From The End 1966.
When we were producing, “Morrison, The Rock Opera”, at Gazzarri’s, I received a call from my mother-in-law, Clara. She asked me to check out a lead on someone who was selling 8×10 photographs of Jim along with a taped interview of Jim, Ray, Robbie, and John that had been conducted at SUNY College in upstate New York. The interviewer was a journalism student, who had held onto the tapes and photographs now offering the package up for sale.
With all the national press coverage of Anne and I producing the project about her dead rock star brother, anyone and everyone came out of the woodwork to sell or tell anything about the Lizard King. This would be the first of many contacts – some weird, some poignant, and lots of off- the-charts, out-to-there Fan-a-tics.
When I spoke with the seller, I was surprised he was letting them go for such a pittance. I bought two sets and took one to Clara.
I found her going through a box of black-and-white baby pictures of the three Morrison kids. She was picking out all the photographs of Jim. There was one of a flaxen, blond-haired Jim sitting on Coronado Beach in 1946 in a linen diaper.
Clara removed Dylan’s picture from an album of her grandchildren by her daughter, Anne. I was blown away as Clara started laughing when she compared the photography of our firstborn, sitting on the same beach, in almost the same pose, wearing a linen diaper, some twenty years later. Dylan was Jim’s living double. Those Morrison genes are strong, and Dylan, especially, along with his mother, resembles Jim the most.
Clara and I chuckled as we continued looking at more photographs. A few minutes later, she abruptly left the room and returned with an old suit box. She removed the lid, took Jim’s Cub Scout uniform out of the box, and laid it gently on the table.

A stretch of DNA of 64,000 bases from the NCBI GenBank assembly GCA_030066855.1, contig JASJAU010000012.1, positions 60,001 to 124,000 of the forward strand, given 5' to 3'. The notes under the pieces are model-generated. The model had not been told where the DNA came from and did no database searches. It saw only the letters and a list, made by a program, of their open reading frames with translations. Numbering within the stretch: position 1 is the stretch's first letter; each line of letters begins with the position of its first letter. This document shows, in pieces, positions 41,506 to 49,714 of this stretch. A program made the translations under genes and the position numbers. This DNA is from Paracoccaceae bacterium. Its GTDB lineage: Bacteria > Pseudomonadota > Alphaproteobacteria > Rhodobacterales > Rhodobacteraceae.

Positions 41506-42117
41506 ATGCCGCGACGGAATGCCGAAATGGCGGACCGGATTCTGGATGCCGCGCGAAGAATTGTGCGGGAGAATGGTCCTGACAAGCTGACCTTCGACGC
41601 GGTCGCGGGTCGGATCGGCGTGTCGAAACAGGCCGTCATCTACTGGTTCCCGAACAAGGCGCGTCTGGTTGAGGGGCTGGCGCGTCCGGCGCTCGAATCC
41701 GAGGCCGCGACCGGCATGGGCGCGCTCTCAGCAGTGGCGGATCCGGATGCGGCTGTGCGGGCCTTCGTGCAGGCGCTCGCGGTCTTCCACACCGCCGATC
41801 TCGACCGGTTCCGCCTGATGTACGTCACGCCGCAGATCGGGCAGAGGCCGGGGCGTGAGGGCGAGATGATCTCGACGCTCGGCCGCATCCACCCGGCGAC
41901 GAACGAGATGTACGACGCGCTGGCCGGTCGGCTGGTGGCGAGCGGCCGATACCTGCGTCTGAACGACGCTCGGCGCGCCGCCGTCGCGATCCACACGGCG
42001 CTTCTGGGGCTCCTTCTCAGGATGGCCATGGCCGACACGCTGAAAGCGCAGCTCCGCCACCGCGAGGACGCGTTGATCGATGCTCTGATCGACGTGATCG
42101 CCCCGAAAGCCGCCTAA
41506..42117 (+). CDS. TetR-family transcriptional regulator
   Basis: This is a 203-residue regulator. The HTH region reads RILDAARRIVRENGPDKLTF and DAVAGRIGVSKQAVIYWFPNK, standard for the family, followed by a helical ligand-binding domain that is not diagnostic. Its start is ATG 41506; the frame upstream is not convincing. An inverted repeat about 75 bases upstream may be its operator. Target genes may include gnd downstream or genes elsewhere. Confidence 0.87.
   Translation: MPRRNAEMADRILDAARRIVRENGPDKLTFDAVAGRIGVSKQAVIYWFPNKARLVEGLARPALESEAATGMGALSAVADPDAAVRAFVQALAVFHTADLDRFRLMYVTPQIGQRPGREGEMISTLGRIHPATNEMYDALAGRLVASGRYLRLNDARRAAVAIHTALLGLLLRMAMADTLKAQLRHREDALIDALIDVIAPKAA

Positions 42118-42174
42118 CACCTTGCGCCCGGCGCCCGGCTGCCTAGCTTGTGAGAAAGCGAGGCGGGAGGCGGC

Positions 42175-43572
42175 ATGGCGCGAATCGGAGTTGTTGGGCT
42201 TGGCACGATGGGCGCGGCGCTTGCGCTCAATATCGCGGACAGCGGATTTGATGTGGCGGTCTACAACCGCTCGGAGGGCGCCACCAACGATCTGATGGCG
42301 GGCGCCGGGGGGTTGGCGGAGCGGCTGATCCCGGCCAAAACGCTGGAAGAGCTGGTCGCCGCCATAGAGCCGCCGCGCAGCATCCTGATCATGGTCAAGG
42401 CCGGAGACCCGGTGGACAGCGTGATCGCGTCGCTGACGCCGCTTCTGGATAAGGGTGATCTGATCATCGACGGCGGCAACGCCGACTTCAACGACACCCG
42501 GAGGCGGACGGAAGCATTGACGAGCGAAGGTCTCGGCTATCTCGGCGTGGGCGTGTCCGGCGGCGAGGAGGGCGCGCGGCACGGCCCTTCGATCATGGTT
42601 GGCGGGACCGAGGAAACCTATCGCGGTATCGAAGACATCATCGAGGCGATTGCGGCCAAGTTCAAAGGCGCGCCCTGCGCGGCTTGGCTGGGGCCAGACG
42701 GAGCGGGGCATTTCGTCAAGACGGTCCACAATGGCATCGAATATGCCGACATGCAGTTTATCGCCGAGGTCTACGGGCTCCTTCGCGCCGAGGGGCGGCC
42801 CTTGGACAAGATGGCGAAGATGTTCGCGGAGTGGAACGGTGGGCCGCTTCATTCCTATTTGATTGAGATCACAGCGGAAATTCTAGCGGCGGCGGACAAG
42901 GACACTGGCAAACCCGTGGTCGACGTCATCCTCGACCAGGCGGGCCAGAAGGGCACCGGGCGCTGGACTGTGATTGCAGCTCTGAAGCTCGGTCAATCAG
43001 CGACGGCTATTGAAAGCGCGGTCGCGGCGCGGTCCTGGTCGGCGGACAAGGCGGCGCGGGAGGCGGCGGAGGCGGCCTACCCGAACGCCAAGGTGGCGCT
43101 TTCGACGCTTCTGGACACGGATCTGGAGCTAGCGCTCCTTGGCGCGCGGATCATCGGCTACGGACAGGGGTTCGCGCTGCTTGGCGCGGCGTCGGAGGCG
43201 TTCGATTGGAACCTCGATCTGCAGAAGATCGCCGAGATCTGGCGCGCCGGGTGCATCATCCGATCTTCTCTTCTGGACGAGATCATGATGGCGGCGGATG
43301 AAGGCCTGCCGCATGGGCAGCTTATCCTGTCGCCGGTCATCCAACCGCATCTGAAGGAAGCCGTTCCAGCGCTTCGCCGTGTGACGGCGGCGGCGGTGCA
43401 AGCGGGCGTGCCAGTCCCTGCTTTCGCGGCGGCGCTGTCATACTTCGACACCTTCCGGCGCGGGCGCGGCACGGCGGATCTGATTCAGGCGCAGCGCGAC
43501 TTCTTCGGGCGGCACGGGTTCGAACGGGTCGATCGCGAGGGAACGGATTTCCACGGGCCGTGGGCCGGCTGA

As Clara stood there fondly gazing at her find, I realized this was the first time I had ever seen her show a profound sense of loss. She fussed over the uniform, straightening the collar, and soothing the small garment out, as she lovingly reminisced about her firstborn.
The sadness that permeated the room was contagious leaving me with a suppressed mourning mindset to this very day.
I once saw a documentary about elephants in which the matriarch was leading her herd through the jungle. She stopped at a pile of baby elephant bones. The rest of the herd gathered around and joined her in gently turning over and caressing the bones whilst making sad, throaty sounds. That forlorn scene transmitted the same grief ridden pall I experienced that day.
This poignant scene was interrupted by the sound of the Admiral’s car returning from a game of golf. Clara quickly gathered up the precious items and left the room. We never discussed with the Admiral the real reason for my visit. He refused to talk about Jim publicly and Clara complied even though she truly longed to recoup memories of her son kept secreted away for such a very, long time.
Some years later, Clara put together a Jim Morrison gallery in the garage of the family home. She plastered the walls with his baby pictures, lots of school papers and letters he had written, along with all of his gold, platinum, and double platinum record albums, posters, buttons, et cetera. Finally, I thought, the late Lizard King was being honored out in the open.
One Christmas morning, not long after, the Admiral and Clara were sitting in front of the fireplace with a blazing fire when a burning ember flew out igniting the throw rug in front of the hearth. The Admiral quickly stomped out the small flame, then rolled up the carpet, and put it in the garage.
During the night, while the Morrison’s slept, the carpet re-ignited and burned down half of the garage, incinerating and obliterating The Ancient Gallery that had been carefully and lovingly put together by a grieving mother.
“Look! See it burn. Bask in the warm hot coals…” – Jim Morrison
It was a sad and macabre way to end our story, but that was just like Jim Morrison: a Greek tragedy keeps playing on a perpetual celestial loop.